Excellent Value

Because not everyone's a fan of living in a maisonette house, prices are typically lower. Compared to a luxury apartment of the same size, you can usually find a maisonette for 20 to 25% less.

Possible Issues With Living In A Maisonette

However, there are some disadvantages to living in a maisonette house:

Problematic Parking

Maisonettes with either no off-road parking or a shared driveway can be challenging. Parking your car on the street in a heavily residential area can be a nightmare, not ideal for the safety of your car or the price of your insurance.

Areas with high amounts of maisonettes are often the most challenging places to park because maisonettes increase the number of residents per street. Those with a prominent or beloved high-end car may wish to look elsewhere.

Equivocal Extensions

Maisonettes have no permitted development rights, so you may find it harder to receive planning permission for large-scale home improvements and a high risk of rejection. When you first buy your maisonette, it may be the perfect size for you and your partner (or yourself), but if you wish to grow a family, the available space may dwindle.

To future-proof your property, you may look to add an extension — but as large-scale extensions are tricky, you may have to settle on a couple of more minor square footage extensions in the form of single-storey extensions/conservatories, which are more likely to be approved.

Most maisonettes are also on a leasehold, meaning you will need to get consent from the freeholder to apply for planning permission.


Living in a maisonette house can be troublesome if you struggle to negotiate stairs. If this is the case, a ground floor flat may be a better option. If you choose a first- or second-floor maisonette house and wish to add in any accessibility items, you may need permission from the freeholder.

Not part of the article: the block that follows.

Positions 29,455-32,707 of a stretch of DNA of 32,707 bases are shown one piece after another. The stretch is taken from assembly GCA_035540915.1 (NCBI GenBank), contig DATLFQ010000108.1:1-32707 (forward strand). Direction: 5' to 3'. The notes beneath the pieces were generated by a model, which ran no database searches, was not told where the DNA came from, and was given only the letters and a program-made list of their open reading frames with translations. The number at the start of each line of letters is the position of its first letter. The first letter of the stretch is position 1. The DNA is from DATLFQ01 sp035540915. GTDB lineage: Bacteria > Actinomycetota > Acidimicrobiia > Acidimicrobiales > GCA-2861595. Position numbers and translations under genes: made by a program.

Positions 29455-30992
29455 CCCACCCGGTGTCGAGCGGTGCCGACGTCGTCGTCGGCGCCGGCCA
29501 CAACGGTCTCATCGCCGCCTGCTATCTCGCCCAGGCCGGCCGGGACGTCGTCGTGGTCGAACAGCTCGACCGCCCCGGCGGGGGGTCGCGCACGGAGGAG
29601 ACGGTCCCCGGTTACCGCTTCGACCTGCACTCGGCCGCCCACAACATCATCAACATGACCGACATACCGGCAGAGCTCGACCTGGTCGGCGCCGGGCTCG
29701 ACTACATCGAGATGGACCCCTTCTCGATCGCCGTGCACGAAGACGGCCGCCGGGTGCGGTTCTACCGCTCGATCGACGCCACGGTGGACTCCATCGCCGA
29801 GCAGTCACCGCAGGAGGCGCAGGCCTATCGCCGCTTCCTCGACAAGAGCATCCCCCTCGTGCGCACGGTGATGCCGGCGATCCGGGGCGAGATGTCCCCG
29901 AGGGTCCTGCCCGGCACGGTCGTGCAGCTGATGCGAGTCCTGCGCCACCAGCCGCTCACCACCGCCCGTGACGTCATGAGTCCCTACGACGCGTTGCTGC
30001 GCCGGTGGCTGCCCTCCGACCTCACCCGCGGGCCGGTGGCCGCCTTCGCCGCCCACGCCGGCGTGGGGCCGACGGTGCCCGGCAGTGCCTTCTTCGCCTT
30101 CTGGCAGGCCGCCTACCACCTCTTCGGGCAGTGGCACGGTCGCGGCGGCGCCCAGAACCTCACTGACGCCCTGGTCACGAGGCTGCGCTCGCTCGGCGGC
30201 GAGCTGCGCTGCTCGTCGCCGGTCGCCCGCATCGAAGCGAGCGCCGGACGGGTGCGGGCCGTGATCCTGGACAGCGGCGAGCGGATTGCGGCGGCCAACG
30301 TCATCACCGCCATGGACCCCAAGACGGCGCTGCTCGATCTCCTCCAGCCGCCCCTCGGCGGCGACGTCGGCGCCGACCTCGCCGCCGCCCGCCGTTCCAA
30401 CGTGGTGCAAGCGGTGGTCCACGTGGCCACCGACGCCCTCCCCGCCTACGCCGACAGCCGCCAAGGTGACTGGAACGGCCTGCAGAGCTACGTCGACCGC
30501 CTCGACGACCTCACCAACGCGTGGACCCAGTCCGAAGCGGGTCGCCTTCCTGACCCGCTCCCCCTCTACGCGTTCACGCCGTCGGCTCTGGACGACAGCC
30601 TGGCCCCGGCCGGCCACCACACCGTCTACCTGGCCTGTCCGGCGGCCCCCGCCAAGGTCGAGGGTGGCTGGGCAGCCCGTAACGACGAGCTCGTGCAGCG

Maisonette Mortgages

When looking to buy maisonettes, getting mortgages can be pretty tricky, especially if a maisonette house has its own freehold.

Whether it shares a building with a ground floor flat or a block with other maisonettes, this generally makes it unmortgageable in the eyes of lenders. This is why unless you're a cash buyer, we suggest you hunt for a leasehold maisonette.

Noisy Neighbours

Living in a maisonette house means you have to be extra neighbourly. When living above someone, it's essential to be respectful and keep an eye on the amount of noise you make.

For instance, we wouldn't advise living in a maisonette house with a young child or if you like to party until 3 am.

When you go to view a maisonette, try and speak with the neighbours. Maybe get the agent to walk around upstairs so you can gauge how well insulated the floors and walls are.

Should I Buy A Maisonette?

There's no hiding that selling a maisonette house can have its complications. As many buyers dismiss them together and a select few can be unmortgageable, stimulating interest can be challenging. But that's not to say maisonettes are a terrible investment, far from it.

If you're after somewhere safe and secure, which is cheap to run and comes with the space and amenities of a house, then living in a maisonette could be a good option for you as long as you do your homework.

Considering making a move to a maisonette? Or selling an existing maisonette house to release the equity? We may be able to help.

As one of the most established UK house buyers, we'll buy your house, be it terraced, detached or a maisonette, and ensure you have the cash in the bank within as little as seven days!

We have our cash reserves, meaning we can purchase your house from you as soon as you want to sell, and there are no property chains. Wherever you are in the UK, we will buy your property on a schedule that works for you. And, as a bit of thank you, we will even pay your legal fees on your behalf.

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Tom Condon

Tom Condon, one of our content writers, has fascinating expertise in sustainability in the property industry. Tom thoroughly understands the market and has experience in both residential and commercial property. He enjoys attending conferences and staying current with the most recent property trends.